Interview: Jim Perdue, Chairman of Perdue Farms

Jim Perdue headshot

This interview was originally published in the 2015 edition of U.S. Agriculture Outlook.

Jim Perdue is the chairman of Perdue Farms and the third generation to lead the 95-year-old, family-owned and -operated company. Perdue Foods offers several lines of chicken, turkey, and pork products to consumers, while Perdue AgriBusiness focuses on marketing, processing, and exporting various agricultural commodities for feed, food, and fuel use at home and abroad.

Perdue recently appeared in headlines with the news that its hatcheries had eliminated the use of human antibiotics. Jim Perdue took some time to answer questions we posed about how and why the company made this move and what impact it has had for consumers and for the company itself.


U.S. Agriculture Outlook: The U.S. Food and Drug Administration (FDA) released guidelines in December 2013 for reduced use of antibiotics in animal agriculture, but according to an interview with NPR in September 2014, your company has been working on phasing out human antibiotic use in your hatcheries for a dozen years. What prompted Perdue to begin that process so far ahead of the government’s regulations?

Jim Perdue for body copy

Jim Perdue, CEO of Perdue Farms. Credit: Photo courtesy of Perdue

Jim Perdue: Our decision to look at changing how we use antibiotics was not driven by any one event or piece of information. It was a result of listening to our consumers as well as observing what was going on in the scientific and regulatory communities. In 1996, the federal government established the National Antimicrobial Resistance Monitoring System for Enteric Bacteria to begin monitoring resistance to antibiotics. In 2001, the U.S. Food and Drug Administration issued its “Judicious Use of Antimicrobials for Poultry Veterinarians.” At the same time, we were seeing an increase in consumer inquiries about antibiotic use. We know our consumers are concerned and we are concerned, so we decided to see if we could successfully raise chickens using fewer antibiotics. And we’ve found that we can.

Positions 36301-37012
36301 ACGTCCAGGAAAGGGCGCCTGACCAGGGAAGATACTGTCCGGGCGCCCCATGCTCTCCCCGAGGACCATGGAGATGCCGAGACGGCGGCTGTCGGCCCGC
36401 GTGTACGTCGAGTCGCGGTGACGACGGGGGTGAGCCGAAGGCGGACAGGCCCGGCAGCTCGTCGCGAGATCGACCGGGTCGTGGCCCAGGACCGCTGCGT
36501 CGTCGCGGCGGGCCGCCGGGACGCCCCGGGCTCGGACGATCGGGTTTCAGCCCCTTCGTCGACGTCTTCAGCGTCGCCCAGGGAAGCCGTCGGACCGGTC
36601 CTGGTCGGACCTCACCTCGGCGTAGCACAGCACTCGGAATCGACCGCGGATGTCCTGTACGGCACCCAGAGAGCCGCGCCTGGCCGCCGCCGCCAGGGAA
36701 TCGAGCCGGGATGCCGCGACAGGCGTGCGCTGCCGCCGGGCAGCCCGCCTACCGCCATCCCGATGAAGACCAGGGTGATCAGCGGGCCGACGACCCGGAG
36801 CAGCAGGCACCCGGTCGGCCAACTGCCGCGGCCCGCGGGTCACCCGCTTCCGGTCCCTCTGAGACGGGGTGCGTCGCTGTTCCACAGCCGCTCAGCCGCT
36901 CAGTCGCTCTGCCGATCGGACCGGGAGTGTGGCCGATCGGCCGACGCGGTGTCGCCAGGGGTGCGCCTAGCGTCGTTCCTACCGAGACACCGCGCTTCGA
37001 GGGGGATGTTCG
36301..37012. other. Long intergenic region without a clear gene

We focused first on removing growth-promoting antibiotics. We began phasing them out in 2002, and by 2007, we had successfully removed all human antibiotics from our feed. We do treat to prevent common illnesses using ionophores, a type of animal-only antimicrobial not used in human medicine. But we have been decreasing our use of even this “animal only” antibiotic in the past several years, primarily due to our increase in our “no antibiotics ever” raised chickens.

The final step in our journey toward reduced antibiotics use was eliminating their use in the hatchery, a process that began in 2009 and culminated in the summer of 2014. Most hatcheries typically use small amounts of antibiotics when vaccinating the eggs. This use is even allowed by the USDA National Organic Program – though we don’t allow it in our organic products.